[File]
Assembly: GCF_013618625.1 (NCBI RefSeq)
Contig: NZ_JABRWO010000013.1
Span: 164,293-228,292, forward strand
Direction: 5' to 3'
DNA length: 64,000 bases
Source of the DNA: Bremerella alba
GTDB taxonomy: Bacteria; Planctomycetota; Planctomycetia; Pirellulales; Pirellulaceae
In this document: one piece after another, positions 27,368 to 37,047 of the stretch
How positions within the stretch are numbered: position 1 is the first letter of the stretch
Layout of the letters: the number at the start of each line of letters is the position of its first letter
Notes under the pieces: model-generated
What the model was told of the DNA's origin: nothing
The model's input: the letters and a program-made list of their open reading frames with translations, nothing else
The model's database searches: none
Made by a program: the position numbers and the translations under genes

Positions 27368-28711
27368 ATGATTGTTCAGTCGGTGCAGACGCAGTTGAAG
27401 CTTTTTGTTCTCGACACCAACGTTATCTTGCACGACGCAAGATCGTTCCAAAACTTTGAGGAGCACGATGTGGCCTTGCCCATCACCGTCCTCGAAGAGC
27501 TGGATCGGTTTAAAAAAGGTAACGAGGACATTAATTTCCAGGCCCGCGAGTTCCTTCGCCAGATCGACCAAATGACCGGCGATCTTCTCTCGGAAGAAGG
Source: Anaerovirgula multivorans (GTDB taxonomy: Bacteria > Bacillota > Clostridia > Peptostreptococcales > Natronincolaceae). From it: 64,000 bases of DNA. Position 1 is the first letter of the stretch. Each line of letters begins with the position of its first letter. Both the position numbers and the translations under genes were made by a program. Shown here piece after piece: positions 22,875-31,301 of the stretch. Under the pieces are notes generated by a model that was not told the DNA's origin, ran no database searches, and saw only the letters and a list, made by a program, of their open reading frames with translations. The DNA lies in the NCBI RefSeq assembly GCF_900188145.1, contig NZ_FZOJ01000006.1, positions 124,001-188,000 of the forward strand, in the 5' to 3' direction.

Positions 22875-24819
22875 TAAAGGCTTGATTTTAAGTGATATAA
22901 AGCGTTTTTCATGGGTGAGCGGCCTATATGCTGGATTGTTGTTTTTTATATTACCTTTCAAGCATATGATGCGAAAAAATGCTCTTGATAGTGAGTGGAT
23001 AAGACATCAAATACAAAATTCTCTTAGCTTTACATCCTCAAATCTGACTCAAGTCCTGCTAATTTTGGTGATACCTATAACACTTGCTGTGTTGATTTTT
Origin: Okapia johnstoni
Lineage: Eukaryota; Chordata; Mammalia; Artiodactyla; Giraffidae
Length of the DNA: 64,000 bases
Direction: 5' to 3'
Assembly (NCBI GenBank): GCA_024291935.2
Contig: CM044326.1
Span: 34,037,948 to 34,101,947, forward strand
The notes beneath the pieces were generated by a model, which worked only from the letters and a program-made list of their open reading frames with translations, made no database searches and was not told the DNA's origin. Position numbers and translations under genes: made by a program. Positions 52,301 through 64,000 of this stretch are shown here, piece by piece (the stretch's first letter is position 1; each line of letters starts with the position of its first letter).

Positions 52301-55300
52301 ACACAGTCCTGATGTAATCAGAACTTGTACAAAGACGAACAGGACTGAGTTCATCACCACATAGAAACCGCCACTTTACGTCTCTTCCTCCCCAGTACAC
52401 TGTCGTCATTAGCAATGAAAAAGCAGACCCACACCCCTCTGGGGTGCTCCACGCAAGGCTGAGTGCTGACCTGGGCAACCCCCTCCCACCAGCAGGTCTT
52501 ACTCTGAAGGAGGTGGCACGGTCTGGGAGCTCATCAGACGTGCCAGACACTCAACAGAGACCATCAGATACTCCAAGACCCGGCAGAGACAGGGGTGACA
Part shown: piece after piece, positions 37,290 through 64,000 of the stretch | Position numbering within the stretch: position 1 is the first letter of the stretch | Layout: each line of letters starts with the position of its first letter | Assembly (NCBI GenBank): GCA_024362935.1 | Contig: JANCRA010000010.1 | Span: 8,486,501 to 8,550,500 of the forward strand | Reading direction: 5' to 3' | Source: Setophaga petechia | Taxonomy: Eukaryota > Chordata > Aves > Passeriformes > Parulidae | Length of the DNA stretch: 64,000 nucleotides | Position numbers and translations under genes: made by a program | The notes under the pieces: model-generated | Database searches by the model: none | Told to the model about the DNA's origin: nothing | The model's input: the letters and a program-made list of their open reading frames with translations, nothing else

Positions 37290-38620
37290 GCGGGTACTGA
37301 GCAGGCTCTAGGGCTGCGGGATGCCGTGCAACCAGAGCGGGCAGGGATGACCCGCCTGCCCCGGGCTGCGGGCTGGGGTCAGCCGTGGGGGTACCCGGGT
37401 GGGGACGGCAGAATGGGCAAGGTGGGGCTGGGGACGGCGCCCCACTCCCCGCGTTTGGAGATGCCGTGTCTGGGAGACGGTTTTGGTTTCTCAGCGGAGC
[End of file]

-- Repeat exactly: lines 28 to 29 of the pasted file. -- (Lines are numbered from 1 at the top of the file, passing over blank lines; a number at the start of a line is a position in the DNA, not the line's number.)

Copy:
Direction: 5' to 3'
Assembly (NCBI GenBank): GCA_024291935.2